Phillips, White keep nomination after recount

Elections Administrator James Finkley, left, looks over ballots with the Berrien County Board of Canvassers during a recount of Benton Township votes on Monday in the Berrien County Courthouse. The recount took several hours. (Tony Wittkowski | HP Staff)

Elections Administrator James Finkley, left, looks over ballots with the Berrien County Board of Canvassers during a recount of Benton Township votes on Monday in the Berrien County Courthouse. (Tony Wittkowski | HP Staff)

By Tony Wittkowski | Business Reporter | The Herald-Palladium

ST. JOSEPH — Carolyn Phillips and Kevin White will remain on the ballot for Benton Township in the general election.

For close to five hours Monday, more than a dozen people sat in the Jury Assembling Room on the second floor at the Berrien County Courthouse to watch as ballots from Benton Township’s primary election were recounted.

The end result was a difference of one vote for a few candidates, which did not alter the primary’s overall voting totals that were originally recorded.

“I never questioned the honesty and integrity of the township employees and election workers,” Phillips said afterward.

The supervisor and clerk races were close heading toward the end of the night on Aug. 2. Phillips was losing to challenger Barbara Meeks by 22 votes on election night prior to absentee votes being counted.

But once the absentee votes were counted, Phillips won by nearly 80 votes. The voting totals for the clerk races remained the same between those two after Monday’s recount.

Meeks filed a petition to only recount the absentee votes for the Democratic nomination for clerk.

Joseph Taylor petitioned for a recount of all precincts for the Democratic nominee for the officer of supervisor, and Willie Dortch petitioned for a recount of the absentee votes for the same office.

In the supervisor race, Taylor was eight votes behind White on election night prior to absentee votes being counted.

Berrien County Clerk Sharon Tyler, right, looks on next to Joseph Taylor during a recount of Benton Township votes Monday in the Berrien County Courthouse. (Tony Wittkowski | HP Staff)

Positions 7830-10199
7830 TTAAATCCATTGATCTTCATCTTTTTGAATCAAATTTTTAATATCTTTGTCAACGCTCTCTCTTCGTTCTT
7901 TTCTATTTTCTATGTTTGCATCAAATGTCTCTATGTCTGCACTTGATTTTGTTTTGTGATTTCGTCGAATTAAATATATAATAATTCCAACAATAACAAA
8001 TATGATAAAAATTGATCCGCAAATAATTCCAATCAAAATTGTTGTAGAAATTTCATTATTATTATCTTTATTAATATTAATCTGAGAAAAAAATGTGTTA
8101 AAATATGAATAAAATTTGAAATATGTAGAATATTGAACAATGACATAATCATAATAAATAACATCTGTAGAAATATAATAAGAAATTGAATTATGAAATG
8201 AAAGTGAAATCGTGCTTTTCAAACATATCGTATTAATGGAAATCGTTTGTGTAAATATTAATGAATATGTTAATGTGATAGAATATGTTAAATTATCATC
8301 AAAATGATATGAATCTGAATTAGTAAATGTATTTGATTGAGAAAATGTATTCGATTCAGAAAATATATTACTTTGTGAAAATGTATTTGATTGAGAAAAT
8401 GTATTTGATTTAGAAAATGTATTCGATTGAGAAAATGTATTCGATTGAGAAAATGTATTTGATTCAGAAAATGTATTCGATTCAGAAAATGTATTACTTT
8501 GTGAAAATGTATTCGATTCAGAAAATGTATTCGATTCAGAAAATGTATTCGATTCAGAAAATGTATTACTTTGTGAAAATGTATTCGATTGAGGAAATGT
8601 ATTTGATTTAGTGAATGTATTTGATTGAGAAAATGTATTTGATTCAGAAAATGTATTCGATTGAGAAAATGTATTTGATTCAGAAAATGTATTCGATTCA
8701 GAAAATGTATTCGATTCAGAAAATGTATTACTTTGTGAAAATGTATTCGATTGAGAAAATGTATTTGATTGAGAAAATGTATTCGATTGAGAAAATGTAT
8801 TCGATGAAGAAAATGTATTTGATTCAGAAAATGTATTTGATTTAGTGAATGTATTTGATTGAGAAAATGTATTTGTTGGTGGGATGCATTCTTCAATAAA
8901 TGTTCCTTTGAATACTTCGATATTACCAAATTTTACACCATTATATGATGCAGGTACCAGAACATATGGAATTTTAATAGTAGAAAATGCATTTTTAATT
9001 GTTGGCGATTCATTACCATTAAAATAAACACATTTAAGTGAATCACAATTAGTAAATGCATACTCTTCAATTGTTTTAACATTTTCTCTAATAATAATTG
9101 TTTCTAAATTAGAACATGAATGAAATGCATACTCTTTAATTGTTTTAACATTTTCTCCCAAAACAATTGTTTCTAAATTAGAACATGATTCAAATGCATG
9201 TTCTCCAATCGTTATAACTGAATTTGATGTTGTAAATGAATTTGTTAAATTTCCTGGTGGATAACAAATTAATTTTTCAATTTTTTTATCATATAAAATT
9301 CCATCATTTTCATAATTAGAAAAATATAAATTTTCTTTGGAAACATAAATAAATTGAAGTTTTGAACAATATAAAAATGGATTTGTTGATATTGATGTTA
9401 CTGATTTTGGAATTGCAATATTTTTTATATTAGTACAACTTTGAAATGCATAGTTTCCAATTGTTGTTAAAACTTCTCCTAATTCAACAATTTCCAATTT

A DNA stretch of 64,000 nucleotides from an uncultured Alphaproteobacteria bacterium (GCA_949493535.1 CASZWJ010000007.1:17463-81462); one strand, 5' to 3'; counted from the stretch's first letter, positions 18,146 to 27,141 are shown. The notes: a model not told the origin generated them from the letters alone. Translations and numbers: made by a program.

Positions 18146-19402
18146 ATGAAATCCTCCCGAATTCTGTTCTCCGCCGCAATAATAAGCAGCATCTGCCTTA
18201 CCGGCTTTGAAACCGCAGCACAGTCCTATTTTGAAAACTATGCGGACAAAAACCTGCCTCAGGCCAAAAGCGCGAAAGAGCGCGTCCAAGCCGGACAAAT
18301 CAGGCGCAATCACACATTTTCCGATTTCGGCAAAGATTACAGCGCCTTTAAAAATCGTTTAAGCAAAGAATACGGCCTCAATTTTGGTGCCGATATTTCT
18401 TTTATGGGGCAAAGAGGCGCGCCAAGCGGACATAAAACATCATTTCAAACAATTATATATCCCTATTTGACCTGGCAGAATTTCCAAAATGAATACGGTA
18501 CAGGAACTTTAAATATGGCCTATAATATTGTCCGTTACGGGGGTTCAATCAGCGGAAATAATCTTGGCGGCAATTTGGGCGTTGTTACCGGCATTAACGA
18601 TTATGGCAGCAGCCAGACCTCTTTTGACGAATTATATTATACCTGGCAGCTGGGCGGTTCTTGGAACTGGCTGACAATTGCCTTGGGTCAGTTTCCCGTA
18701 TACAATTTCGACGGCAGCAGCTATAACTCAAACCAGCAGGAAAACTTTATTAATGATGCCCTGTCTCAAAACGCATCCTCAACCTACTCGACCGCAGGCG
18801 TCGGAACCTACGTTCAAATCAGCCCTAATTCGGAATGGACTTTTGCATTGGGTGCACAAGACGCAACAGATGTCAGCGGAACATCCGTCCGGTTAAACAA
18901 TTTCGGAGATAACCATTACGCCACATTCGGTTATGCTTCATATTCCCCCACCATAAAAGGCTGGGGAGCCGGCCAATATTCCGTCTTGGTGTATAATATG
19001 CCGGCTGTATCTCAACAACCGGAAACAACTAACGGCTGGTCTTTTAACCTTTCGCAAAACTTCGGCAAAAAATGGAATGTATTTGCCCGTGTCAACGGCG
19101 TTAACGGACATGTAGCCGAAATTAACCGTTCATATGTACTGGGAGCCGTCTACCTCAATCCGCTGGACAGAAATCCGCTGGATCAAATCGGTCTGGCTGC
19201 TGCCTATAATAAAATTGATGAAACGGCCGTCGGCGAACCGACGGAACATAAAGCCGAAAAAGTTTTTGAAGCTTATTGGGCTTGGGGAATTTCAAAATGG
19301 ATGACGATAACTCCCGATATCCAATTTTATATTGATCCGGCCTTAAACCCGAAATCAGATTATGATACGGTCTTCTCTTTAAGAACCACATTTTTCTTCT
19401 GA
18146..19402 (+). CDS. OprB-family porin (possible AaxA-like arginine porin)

Berrien County Clerk Sharon Tyler, right, looks on next to Joseph Taylor during a recount of Benton Township votes Monday in the Berrien County Courthouse. (Tony Wittkowski | HP Staff)

White won the Democratic nomination for supervisor with 309 votes, followed by Taylor at 276, Anthony Jett at 203 and Dortch at 125. After the recount, White finished with 308 votes, Taylor had 277 votes, Jett finished with 204 votes and Dortch had the same as previously indicated.

White was not present for the recount and Dortch left after the first few hours.

Taylor said the reason he filed for a recount was to make sure “the voice of the people was heard.”

“There have been rumors in the past that Benton Township cheats on absentee votes,” Taylor said. “In addition to having the people’s voice heard, we wanted to do our due diligence to verify that.”

During the recount, Taylor and Meeks became uneasy after county officials determined one ballot bag was incorrectly labeled as absentee ballots, instead of its actual precinct.

This prompted county officials to call the state for confirmation on how to proceed.

Berrien County Elections Administrator James Finkley said a representative from the Michigan Bureau of Elections indicated that the discrepancy was “a simple clerical error and doesn’t affect the actual contents.”

Because the number of recorded ballots matched what was originally counted on Aug. 2, the recount proceeded.

Phillips and White both won their party’s nomination in the primary election and were expecting to run unopposed in November. Taylor and Meeks, who were among the three challengers that called for recounts, said they plan to run as write-ins.

“My plans are to go in as a write-in because I do believe that the absentee ballots were mishandled,” Meeks said. “I don’t feel the people were represented in this election.”

The recount was overseen by the Berrien County Board of Election Canvassers. The board is comprised of four people – two Republicans and two Democrats.

In addition to the board, township election workers were brought in to sort through and recount every ballot prior to them being fed through a tabulator that is used in most municipalities on election night.

Contact Tony Wittkowski at twittkowski@TheHP.com or (269) 932-0358. Follow him on Twitter: @tonywittkowski.

(Author’s Note: This article was originally published on Aug. 30, 2016)
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